SANTA ROSA — Target Corp. (NYSE: TGT) on Friday said it plans to open its second Santa Rosa department store, currently under construction at Coddingtown Mall, in July.
It’s one of three Bay Area store openings for the Minneapolis-based chain set for this year. The 144,000-square-foot Santa Rosa store would employ about 200, and planned stores in south San Jose and Santa Clara would hire 300 and 200, respectively.
“The San Francisco Bay Area is an exciting region,” said Cary Strouse, senior vice president of Western region stores.
In recent months, Target opened a store in San Rafael and one in East Washington Place regional mall in Petaluma, the newest of 10 North Bay stores. The company operates 1,921 stores — 1,797 in the United States and 124 in Canada.
The new Santa Rosa store is set to offer fresh produce, fresh packaged meat and prepackaged baked goods, pharmacy and vision clinic as well as a Starbucks coffee shop.
Job fairs typically are held about two months before an opening for the roughly 200 employees to be hired for the store. Applicants can start applying at target.com/careers and in existing stores three months before the opening.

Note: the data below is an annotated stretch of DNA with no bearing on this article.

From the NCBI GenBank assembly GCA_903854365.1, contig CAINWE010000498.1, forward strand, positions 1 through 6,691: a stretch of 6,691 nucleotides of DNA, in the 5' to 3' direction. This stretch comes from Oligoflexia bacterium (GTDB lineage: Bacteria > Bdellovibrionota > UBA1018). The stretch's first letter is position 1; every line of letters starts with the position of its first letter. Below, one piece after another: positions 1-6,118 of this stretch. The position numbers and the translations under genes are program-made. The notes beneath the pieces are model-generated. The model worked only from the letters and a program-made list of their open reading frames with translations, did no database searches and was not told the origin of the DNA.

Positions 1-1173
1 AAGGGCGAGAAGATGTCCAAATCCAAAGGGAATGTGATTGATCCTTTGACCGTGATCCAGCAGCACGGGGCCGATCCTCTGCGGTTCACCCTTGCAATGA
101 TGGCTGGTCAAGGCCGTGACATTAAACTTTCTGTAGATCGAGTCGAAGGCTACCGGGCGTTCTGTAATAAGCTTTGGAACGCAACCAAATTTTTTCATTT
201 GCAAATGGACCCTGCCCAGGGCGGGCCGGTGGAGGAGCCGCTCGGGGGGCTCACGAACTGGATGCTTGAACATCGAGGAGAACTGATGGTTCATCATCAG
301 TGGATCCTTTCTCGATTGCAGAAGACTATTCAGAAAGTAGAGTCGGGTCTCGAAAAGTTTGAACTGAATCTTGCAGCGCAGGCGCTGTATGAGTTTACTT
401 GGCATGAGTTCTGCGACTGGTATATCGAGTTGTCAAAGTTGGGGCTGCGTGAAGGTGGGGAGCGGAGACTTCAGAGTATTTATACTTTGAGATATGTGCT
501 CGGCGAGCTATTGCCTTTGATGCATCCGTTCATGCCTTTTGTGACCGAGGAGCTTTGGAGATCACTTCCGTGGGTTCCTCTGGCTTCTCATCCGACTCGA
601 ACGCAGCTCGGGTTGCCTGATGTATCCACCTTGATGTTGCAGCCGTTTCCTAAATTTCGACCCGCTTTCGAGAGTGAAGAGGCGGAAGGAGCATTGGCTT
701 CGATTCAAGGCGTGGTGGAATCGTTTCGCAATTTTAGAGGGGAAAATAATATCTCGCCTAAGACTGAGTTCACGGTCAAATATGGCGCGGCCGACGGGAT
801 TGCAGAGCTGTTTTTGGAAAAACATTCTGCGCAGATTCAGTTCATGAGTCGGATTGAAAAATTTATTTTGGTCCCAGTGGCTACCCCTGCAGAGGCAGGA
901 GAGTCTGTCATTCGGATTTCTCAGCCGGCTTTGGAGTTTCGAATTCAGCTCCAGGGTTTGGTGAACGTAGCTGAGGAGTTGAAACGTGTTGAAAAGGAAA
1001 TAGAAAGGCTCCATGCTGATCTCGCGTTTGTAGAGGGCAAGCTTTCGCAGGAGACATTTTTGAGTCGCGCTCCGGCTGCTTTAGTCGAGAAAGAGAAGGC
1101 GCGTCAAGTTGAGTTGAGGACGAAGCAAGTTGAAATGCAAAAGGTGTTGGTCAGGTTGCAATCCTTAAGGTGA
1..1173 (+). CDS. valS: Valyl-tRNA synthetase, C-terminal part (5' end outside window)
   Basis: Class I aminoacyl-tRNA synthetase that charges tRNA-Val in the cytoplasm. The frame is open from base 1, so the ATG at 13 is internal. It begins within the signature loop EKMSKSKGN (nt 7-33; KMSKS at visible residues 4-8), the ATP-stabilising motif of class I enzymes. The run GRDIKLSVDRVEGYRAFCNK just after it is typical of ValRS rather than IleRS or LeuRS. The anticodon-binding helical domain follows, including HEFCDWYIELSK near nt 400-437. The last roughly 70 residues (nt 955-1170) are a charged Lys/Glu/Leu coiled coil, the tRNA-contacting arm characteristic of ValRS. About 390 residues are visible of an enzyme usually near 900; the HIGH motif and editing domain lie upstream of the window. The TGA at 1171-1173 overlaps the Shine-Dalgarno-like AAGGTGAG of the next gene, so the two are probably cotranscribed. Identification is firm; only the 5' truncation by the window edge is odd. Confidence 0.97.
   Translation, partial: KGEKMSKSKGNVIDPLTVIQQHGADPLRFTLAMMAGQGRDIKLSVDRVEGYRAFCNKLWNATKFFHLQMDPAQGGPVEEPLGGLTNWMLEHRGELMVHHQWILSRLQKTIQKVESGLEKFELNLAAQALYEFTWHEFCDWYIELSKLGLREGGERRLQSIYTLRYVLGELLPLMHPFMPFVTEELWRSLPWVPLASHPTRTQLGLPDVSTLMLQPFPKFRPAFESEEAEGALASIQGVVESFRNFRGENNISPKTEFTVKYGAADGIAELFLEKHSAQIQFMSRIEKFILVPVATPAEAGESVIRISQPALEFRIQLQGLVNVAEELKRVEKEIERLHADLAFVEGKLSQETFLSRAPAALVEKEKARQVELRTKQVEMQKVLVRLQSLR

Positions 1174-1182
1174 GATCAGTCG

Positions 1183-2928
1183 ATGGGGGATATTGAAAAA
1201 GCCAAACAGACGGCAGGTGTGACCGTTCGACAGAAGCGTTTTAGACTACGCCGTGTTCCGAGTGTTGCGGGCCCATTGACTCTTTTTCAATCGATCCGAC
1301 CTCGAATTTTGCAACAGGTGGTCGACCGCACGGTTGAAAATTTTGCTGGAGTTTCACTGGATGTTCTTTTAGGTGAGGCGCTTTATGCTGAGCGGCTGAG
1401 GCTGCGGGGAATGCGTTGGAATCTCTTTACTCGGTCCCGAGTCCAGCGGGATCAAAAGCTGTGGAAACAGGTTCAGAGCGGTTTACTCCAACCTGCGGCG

The new Santa Rosa store is slated to start a local grant program, contribute to the United Way and donate food to a member agency of Feeding America.
Target on Jan. 10 said its fourth-quarter sales in comparable stores appear to have dropped 2.5 percent from a year, attributed to news of a past data breach of details about 70 million customers, first reported by the company on Dec. 17. Quarterly sales were “strong” before the announcement and set to put comparable sales on par with those of a year before, but slipped by 2 percent to 6 percent for the rest of the year.
The company said sales since then have been rebounding. Target has announced a number of measures, including paying for a year’s worth of credit-report help for affected customers.
Coddingtown Mall owners Simon Property Group and Codding Investments replaced a vacant Gottschalk’s store with the Target store.
Copyright © 1988–2015 North Bay Business Journal
View the policy for linking to website content.